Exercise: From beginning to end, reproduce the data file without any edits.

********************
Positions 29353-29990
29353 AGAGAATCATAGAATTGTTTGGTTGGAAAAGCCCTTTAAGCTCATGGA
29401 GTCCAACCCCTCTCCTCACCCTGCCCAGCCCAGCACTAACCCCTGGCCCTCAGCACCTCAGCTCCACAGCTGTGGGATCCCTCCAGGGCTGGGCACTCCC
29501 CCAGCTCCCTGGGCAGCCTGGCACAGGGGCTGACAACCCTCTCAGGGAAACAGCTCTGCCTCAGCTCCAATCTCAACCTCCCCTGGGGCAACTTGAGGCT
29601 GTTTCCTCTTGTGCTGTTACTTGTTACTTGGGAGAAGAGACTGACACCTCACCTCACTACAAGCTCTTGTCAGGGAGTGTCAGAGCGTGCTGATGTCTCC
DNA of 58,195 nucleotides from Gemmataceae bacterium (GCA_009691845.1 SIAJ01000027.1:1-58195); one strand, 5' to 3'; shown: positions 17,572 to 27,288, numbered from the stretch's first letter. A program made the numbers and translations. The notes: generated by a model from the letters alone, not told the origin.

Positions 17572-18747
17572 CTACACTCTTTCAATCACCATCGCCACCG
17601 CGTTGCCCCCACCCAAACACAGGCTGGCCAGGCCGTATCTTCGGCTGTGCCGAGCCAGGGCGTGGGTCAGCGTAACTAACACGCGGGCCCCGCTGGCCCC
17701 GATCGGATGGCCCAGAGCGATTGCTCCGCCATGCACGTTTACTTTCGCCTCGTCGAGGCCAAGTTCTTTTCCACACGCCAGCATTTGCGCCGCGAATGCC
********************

Positions 29353-29990
29353 AGAGAATCATAGAATTGTTTGGTTGGAAAAGCCCTTTAAGCTCATGGA
29401 GTCCAACCCCTCTCCTCACCCTGCCCAGCCCAGCACTAACCCCTGGCCCTCAGCACCTCAGCTCCACAGCTGTGGGATCCCTCCAGGGCTGGGCACTCCC
29501 CCAGCTCCCTGGGCAGCCTGGCACAGGGGCTGACAACCCTCTCAGGGAAACAGCTCTGCCTCAGCTCCAATCTCAACCTCCCCTGGGGCAACTTGAGGCT
29601 GTTTCCTCTTGTGCTGTTACTTGTTACTTGGGAGAAGAGACTGACACCTCACCTCACTACAAGCTCTTGTCAGGGAGTGTCAGAGCGTGCTGATGTCTCC
DNA of 58,195 nucleotides from Gemmataceae bacterium (GCA_009691845.1 SIAJ01000027.1:1-58195); one strand, 5' to 3'; shown: positions 17,572 to 27,288, numbered from the stretch's first letter. A program made the numbers and translations. The notes: generated by a model from the letters alone, not told the origin.

Positions 17572-18747
17572 CTACACTCTTTCAATCACCATCGCCACCG
17601 CGTTGCCCCCACCCAAACACAGGCTGGCCAGGCCGTATCTTCGGCTGTGCCGAGCCAGGGCGTGGGTCAGCGTAACTAACACGCGGGCCCCGCTGGCCCC
17701 GATCGGATGGCCCAGAGCGATTGCTCCGCCATGCACGTTTACTTTCGCCTCGTCGAGGCCAAGTTCTTTTCCACACGCCAGCATTTGCGCCGCGAATGCC